biotechnology gets a boost from big data

Biotechnology Gets a Boost From Big Data

October 1, 2019 - Emily Newton

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The biotechnology field has fascinated us for decades, but it’s just in the past few years that technology has progressed to the point that it is allowing researchers to make advances in leaps and bounds we never could have imagined before. Big data and its partner in crime, predictive analytics, have created the best tools the biotechnology industry has seen in years. How is big data changing biotechnology as we know it?

First, a Question: What Is Big Data?

Big data has become very popular in the past few years. In essence, it is all of the data that is collected for a specific topic or theme. For a doctor’s office, it might be all of the data collected from patients, including demographics and test results. For a business, the data might consist of customer information and sales trends. This data is often unstructured, making it hard to make sense of for the individual user. That is where predictive analytics comes in.

Predictive analytics uses algorithms to sift through the unstructured data to:

  • Predict trends
  • Find patterns
  • Come to conclusions that might have otherwise been missed

It requires massive amounts of computing power, but it can complete in minutes or days what might take a human being months or years to discover. How does this benefit biotechnology?

Collaboration Is the Key

Researchers collect so much data every single day, it can be hard to know where to start. That is why the collaboration between big data scientists and biotechnology researchers is so vital to the field of biotechnology. New storage systems and predictive algorithms are being created to help researchers make sense of the plethora of data they collect during their experiments and trials.

Genomics, or the study of genetics, is one of the biggest facets of the industry that is beginning to utilize big data, simply because of the sheer amount of data collected. The research collected thus far by sequencing the human genome takes up about 25 petabytes.

If stored on 4GB DVDs, it would create a stack more than half a mile high. We quite literally have created more data than we know what to do with, and it’s only going to grow. Researchers predict in less than 10 years, the field of genomics could produce between 2 and 40 exabytes of data every single year.

For perspective, an exabyte is 1,000 petabytes. YouTube, the biggest producer of internet data to date, currently creates about 100 petabytes of data per year.

Benefits Beyond Biotechnology

Sequencing the human genome is just one piece of the puzzle, but it’s easily the most important piece. It’s that last corner piece you need to finish the edges so you can start putting the middle part of the puzzle together — even if you don’t start with the edge pieces, just go with the metaphor, okay?

By pairing biotechnology with big data and machine learning algorithms, researchers could potentially change the world. The movement toward this type of discovery has already started, with a group of researchers utilizing machine learning to find a solution to the growing problem of antibiotic-resistant bacteria:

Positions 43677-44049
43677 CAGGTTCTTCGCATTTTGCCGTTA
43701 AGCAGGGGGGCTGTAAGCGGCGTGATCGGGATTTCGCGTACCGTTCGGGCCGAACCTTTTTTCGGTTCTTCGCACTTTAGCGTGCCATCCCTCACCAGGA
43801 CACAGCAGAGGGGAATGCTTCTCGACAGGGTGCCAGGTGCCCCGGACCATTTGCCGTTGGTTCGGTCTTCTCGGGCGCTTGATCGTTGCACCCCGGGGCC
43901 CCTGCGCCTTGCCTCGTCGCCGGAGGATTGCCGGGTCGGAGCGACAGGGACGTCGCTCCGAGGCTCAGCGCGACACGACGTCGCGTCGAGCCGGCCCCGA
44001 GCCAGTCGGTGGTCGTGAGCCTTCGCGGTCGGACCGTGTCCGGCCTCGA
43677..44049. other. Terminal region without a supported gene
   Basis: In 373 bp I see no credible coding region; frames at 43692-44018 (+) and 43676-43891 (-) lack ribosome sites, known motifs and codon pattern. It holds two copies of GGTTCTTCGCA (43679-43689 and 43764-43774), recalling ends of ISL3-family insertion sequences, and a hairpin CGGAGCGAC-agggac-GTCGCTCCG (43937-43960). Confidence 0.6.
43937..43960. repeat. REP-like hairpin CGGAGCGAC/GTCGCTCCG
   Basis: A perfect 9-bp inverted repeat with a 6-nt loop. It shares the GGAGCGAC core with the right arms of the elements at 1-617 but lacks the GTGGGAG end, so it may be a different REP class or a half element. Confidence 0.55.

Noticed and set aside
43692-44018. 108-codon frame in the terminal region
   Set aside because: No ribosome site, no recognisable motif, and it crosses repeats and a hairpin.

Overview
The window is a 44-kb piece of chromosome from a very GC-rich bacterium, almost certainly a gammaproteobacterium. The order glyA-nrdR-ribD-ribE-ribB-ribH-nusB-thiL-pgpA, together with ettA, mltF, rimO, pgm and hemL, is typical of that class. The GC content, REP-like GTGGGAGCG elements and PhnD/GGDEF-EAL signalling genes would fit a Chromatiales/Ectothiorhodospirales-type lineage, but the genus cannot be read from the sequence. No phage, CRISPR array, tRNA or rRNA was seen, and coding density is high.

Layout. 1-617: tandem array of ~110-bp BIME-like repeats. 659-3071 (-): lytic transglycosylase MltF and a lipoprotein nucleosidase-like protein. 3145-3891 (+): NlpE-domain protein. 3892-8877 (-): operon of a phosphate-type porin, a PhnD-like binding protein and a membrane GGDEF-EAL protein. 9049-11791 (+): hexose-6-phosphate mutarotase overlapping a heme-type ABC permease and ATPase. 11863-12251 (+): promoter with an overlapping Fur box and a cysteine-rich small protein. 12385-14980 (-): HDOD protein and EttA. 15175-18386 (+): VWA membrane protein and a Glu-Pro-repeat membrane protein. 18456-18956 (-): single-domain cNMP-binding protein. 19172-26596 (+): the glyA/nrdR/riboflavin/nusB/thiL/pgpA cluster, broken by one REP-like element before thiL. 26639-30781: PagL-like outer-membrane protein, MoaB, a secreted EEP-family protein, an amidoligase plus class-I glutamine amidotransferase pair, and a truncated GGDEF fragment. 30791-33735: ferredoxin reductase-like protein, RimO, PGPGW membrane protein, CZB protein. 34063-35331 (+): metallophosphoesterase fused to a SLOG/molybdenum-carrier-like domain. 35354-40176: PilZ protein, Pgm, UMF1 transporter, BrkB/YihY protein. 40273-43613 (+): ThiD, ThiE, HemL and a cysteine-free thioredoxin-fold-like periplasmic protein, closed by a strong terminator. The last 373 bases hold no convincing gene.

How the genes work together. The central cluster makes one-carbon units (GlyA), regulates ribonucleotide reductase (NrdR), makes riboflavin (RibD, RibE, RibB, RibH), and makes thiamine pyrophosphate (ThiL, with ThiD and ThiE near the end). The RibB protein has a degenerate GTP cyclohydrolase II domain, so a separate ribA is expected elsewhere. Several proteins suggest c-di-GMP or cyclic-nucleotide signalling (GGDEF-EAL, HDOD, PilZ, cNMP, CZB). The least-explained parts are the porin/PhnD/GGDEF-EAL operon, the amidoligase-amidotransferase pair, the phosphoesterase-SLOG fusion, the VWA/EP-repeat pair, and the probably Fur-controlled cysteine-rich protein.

• According to the CDC, infections caused by antibiotic resistant bacteria kill upwards of 23,000 people per year.
  • By using big data, researchers pull pieces of the puzzle from thousands of different data sets, creating a much broader pool of information and increasing their chances of making a breakthrough.

This is just the tip of the big data iceberg when it comes to biotechnology. It also has applications in drug discovery and healthcare options, such as allowing clinical trials to target specific demographics or genomic markers for trial participants. Imagine, as a researcher, being able to reach out to specific individuals for a new drug or treatment, rather than just pulling from an available pool of volunteers who may or may not have the genetic markers you’re looking for.

This same information could be used to predict trends in things such as drug side effect or disease proliferation. We’ve barely scratched the surface.

What Does The Future Hold?

There is so much information out there right now, but much of it is restricted to private or non-networked servers, all in the name of proprietary information. The use of big data will allow researchers across the country and around the world to collaborate to create breakthroughs that could potentially benefit all of mankind. We’ve got more data than we know what to do with.

As more data surfaces, we may find we are restricted by the technology available at the time. This is another benefit, as it encourages technology companies to innovate faster and create new and more effective ways to process the data that could change the world.

Are there negatives to this implementation of big data in the biotechnology industry? Of course, as there are always risks when you’re dealing with networked systems, but the sheer number of benefits this collaboration creates vastly outweighs the risks.

Overall, this joining of big data and biotechnology has the potential to change the world. The real question now is whether or not the hardware can keep up with the data!

Revolutionized is reader-supported. When you buy through links on our site, we may earn an affiliate commision. Learn more here.


Emily Newton

Emily Newton is a technology and industrial journalist and the Editor in Chief of Revolutionized. She manages the sites publishing schedule, SEO optimization and content strategy. Emily enjoys writing and researching articles about how technology is changing every industry. When she isn't working, Emily enjoys playing video games or curling up with a good book.

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